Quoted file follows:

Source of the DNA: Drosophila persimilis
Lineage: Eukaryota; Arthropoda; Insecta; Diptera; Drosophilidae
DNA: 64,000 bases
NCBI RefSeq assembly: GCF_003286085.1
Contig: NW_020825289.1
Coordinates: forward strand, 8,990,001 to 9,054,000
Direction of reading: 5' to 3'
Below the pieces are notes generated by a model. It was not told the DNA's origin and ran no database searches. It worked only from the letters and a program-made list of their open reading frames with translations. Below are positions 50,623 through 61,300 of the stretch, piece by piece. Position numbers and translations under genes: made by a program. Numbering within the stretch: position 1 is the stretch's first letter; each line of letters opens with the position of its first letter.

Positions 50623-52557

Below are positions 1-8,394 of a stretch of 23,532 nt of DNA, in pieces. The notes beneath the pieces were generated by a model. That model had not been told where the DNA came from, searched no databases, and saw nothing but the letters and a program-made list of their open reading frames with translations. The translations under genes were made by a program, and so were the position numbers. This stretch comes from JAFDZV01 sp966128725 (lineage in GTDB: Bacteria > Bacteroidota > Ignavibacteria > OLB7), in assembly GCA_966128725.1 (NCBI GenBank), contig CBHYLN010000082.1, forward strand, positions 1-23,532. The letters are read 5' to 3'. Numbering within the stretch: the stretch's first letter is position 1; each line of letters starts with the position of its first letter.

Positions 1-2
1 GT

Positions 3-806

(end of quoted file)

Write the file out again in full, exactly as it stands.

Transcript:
Source of the DNA: Drosophila persimilis
Lineage: Eukaryota; Arthropoda; Insecta; Diptera; Drosophilidae
DNA: 64,000 bases
NCBI RefSeq assembly: GCF_003286085.1
Contig: NW_020825289.1
Coordinates: forward strand, 8,990,001 to 9,054,000
Direction of reading: 5' to 3'
Below the pieces are notes generated by a model. It was not told the DNA's origin and ran no database searches. It worked only from the letters and a program-made list of their open reading frames with translations. Below are positions 50,623 through 61,300 of the stretch, piece by piece. Position numbers and translations under genes: made by a program. Numbering within the stretch: position 1 is the stretch's first letter; each line of letters opens with the position of its first letter.

Positions 50623-52557

Below are positions 1-8,394 of a stretch of 23,532 nt of DNA, in pieces. The notes beneath the pieces were generated by a model. That model had not been told where the DNA came from, searched no databases, and saw nothing but the letters and a program-made list of their open reading frames with translations. The translations under genes were made by a program, and so were the position numbers. This stretch comes from JAFDZV01 sp966128725 (lineage in GTDB: Bacteria > Bacteroidota > Ignavibacteria > OLB7), in assembly GCA_966128725.1 (NCBI GenBank), contig CBHYLN010000082.1, forward strand, positions 1-23,532. The letters are read 5' to 3'. Numbering within the stretch: the stretch's first letter is position 1; each line of letters starts with the position of its first letter.

Positions 1-2
1 GT

Positions 3-806